Case Study 7 – Creating a Demand Management Training Approach – Learning & Development Associates

Understanding the Client’s Perspective

case study 7 - image 1The client, one of the largest water companies in the UK, had identified a need to upskill their operational management population as a result of a number of incidents which had caused the regulatory bodies in the UK water industry to challenge the competence of their management team. The client already had a programme of externally delivered training programmes in progress for their operations control room staff and some of their field-based water network technicians working on their clean water network. This was a 3 module course, Water Network Baseline Training, which included the following:

  • Water Industry Awareness and the Regulatory Framework
  • Water Network Components and Operation
  • Leakage Management and Reduction

This was an informal and informative course which had no assessment or qualification attached to it. The course was designed to bring all identified field staff to a consistent level of competence and understanding around the above topics. Learners’ understanding was checked by a Q&A session at the end of each module, however, scores were not recorded, and it was left to the individual learner to self asses where they needed to review and refine their understanding of the content. Learners would use the skills and knowledge acquired to demonstrate competence via an externally verified OPQ assessment at some point in the near future.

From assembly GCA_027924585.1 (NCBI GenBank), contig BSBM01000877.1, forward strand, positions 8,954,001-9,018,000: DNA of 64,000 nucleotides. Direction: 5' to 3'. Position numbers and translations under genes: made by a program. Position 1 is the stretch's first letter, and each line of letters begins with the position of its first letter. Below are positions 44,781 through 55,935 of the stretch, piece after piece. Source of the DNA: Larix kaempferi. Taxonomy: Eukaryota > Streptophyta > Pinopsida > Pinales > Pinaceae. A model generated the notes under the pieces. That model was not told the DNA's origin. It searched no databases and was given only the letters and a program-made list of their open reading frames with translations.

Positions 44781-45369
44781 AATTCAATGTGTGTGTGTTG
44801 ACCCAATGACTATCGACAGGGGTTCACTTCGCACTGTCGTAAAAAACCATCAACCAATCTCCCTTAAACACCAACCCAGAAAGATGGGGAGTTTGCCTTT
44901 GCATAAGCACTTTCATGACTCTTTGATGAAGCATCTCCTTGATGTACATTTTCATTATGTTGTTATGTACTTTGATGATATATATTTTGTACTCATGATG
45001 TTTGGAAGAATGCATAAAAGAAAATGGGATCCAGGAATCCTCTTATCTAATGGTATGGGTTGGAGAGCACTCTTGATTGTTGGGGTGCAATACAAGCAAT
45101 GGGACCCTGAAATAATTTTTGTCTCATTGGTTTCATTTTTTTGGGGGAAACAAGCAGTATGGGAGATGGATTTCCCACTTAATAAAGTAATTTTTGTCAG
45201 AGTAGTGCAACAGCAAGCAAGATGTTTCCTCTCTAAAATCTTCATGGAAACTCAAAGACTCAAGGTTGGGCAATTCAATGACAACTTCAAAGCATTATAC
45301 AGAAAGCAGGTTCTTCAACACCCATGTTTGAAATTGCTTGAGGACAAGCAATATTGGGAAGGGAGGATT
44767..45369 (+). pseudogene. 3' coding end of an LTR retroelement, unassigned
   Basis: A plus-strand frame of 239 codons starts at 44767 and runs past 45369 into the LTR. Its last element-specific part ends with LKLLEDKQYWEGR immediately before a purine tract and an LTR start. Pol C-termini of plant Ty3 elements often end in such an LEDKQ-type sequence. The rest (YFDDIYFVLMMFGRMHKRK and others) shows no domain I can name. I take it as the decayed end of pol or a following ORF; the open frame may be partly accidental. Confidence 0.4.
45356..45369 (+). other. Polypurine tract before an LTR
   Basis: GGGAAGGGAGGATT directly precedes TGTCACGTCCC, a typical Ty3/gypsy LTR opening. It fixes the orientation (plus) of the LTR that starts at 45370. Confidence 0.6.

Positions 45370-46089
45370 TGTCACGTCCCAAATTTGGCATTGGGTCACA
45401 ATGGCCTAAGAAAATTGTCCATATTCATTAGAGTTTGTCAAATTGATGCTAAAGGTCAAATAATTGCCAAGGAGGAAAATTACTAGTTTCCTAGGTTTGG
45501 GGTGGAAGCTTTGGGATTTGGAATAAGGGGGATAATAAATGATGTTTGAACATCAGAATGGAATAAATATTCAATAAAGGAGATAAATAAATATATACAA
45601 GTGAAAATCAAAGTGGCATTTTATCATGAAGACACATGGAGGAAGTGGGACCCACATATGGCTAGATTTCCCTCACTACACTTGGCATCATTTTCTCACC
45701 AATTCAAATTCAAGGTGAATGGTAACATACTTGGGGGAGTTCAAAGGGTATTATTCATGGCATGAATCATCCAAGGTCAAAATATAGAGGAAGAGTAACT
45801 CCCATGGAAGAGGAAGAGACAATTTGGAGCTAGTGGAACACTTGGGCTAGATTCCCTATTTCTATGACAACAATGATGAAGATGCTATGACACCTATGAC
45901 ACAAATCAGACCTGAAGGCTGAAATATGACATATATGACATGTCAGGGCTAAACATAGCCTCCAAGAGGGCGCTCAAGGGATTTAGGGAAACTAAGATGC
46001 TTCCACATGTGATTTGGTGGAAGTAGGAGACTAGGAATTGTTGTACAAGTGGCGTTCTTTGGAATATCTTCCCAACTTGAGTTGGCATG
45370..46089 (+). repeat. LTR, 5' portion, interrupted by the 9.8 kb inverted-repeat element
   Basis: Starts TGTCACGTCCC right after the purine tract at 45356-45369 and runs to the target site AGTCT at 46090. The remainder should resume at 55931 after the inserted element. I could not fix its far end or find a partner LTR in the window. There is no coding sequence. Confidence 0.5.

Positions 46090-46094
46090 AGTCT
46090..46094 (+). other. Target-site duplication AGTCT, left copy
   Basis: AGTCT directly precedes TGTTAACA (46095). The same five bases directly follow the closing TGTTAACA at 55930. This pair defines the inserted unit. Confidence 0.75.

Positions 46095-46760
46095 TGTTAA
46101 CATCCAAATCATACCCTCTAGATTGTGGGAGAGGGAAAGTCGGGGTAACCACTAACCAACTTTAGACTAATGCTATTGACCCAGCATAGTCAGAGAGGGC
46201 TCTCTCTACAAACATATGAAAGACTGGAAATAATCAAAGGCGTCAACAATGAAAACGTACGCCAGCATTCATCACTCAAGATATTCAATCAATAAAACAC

To satisfy the regulators, however, the client needed to raise the level of technical and decision-making support content of this course so that managers were equipped with both the basic knowledge of network operations, components, and specifically leakage, and also the higher level of knowledge required to make appropriate decisions and interventions at a managerial level. The Level 5 Understanding and Management of Water Networks Award and Certificate were therefore procured by the client, to be delivered by L&DA and verified by an external awarding body, ProQual. The course consisted of multiple modules, each with defined learning outcomes and assessment criteria. One of the modules was based around the client’s leakage management processes and extended to include a study of other factors which made up the company’s management of demand for drinking water.

Developing the Course Framework

As an associate consultant with L&DA, I was commissioned to design and develop the Demand Management module of the Level 5 Award and Certificate in Water Network Management. The previous client’s Baseline Training Course in Water Networks already contained a 2-day module on Leakage which had been developed in conjunction with the client’s water network and leakage management team. However, it was clear at the outset that the Level 5 qualification would need to contain a significantly higher level of detail, technical and financial content, and managerial challenge for the learners embarking on this area of study when compared with the Baseline Training material. The Baseline Training did, however, provide a suitable framework on which to enhance and expand upon for the new qualification. At the outset, the scope of this module was exclusively focussed on the management of leakage. The client later requested to expand the scope to include other components of water demand and their management, but still keeping the timescale to a 2-day delivery.